From last week’s open house:
Mike From Nowhere: 2 Man 2 Steel is going to feature Lex Luthor and they’ve talked about businessman-genius Luthor. (It’s not official, but come ON.) How best to translate Luthor to the big screen?
I endorse the Luthor-as-super-Renaissance-man concept that works the best. Luthor is a super-genius scientist AND a super-businessman AND in top physical condition, because he is driven to excel at all things. It makes him the ideal opponent for Superman – the man who can do everything versus the man who can do anything. Also it means he can wear his power suit, by which I mean “a really nice suit,” which has always been Luthor’s most intimidating look. (The battlesuit overcompensates.)
John: Your Dr. Strange series has been amazing. Any chance you’ll do (or even a few one-shots) of “I Should Write Superman”? Or what you would do if you had a year’s run of Action/Superman/some other similar book?
In the first place, the reason I liked doing the Legion ones and the reason I like doing the Dr. Strange ones is because both of those properties let one play on the fringes of their respective universes, which is great. This is not to say that there are not tons of Superman minutiae which are fun, but everybody has their list of Superman minutiae they would bring back in a comic in a new and improved form (like when Kurt Busiek brilliantly re-imagined the Prankster, for example). There is a long, long lineup for Superman – and the Avengers, and Batman, and the X-Men, and Spidey, and so forth – and that leads itself to a certain sort of conservatism and a little less freedom to experiment with tone.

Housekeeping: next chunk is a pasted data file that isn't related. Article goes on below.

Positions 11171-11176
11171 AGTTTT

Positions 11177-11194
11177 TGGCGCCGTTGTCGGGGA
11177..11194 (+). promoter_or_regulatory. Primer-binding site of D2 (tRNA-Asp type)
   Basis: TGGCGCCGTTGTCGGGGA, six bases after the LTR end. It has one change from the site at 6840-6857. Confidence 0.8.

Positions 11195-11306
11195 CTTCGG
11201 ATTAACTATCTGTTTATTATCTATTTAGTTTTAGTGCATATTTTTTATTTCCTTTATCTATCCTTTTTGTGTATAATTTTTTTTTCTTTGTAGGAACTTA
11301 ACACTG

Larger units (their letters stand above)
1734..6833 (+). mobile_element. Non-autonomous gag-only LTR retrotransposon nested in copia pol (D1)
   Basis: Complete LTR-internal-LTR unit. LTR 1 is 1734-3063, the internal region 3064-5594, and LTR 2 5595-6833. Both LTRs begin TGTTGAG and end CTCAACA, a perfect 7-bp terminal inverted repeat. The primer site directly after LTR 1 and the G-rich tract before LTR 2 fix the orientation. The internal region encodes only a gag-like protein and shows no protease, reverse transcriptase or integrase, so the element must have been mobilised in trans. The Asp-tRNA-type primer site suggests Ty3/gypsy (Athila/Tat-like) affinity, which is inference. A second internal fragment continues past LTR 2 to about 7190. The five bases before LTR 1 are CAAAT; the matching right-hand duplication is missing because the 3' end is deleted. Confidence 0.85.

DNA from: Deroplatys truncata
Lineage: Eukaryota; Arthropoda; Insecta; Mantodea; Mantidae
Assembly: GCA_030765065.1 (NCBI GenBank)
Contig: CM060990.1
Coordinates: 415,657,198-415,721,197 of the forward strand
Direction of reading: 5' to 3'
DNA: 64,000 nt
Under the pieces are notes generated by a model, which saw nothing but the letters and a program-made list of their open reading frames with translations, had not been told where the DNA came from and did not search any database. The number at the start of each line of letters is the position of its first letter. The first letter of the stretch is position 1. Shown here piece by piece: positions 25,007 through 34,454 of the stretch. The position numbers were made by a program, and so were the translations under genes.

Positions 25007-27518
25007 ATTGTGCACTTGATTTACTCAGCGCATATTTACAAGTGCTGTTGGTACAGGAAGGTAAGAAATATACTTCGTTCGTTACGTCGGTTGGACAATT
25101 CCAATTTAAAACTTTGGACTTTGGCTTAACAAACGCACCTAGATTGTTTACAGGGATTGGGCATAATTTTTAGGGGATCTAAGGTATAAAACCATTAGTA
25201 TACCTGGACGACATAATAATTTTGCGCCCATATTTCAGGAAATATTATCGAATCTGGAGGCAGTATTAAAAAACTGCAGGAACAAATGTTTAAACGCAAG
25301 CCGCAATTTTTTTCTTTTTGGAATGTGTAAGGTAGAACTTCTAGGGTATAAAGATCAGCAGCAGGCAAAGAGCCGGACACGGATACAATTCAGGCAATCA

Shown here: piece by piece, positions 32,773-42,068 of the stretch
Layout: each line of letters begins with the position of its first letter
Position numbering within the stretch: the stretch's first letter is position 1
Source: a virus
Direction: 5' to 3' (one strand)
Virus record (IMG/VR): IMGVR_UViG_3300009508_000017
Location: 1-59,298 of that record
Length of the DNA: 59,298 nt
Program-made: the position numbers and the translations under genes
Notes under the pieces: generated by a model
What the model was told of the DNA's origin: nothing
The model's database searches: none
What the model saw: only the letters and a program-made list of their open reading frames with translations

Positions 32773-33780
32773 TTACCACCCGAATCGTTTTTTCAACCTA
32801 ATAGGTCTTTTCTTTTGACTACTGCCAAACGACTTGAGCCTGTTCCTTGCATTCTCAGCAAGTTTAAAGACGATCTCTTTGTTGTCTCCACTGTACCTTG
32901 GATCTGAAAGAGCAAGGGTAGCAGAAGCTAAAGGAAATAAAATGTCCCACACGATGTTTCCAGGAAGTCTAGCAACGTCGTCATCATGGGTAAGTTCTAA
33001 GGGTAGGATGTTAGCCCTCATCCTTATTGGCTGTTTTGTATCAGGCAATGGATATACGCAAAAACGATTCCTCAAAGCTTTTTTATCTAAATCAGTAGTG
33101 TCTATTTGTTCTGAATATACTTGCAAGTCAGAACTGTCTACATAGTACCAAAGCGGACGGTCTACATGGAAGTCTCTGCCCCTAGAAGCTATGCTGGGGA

Or, to put it another way: my prototype for an extended run on a corporate property is more along the lines of Jason Aaron’s Ghost Rider run. Think that level, rather than Superman.
(Also, I would be terrified of writing Superman. I have no idea how people summon the hubris to write it.)
Aussiesmurf: What’s your favourite in-continuity story for each of the following characters that DOESN’T significantly affect the status quo :
1. “Blades” by James Robinson and Tim Sale in Legends of the Dark Knight
2. “The Miraculous Return of Jonathan Kent” by Cary Bates and Curt Swan in Action Comics
3. “The Thousand” by Garth Ennis and John McCrea in Spider-Man’s Tangled Web
JayDzed: Which is the most overplayed, really-limited-joke character in mainstream comics, Deadpool or Lobo?
Lobo, because Deadpool can be used for more jokes. Lobo is only really good for Alan Grant/Keith Giffen style over-the-top violent satire. Deadpool has wider range.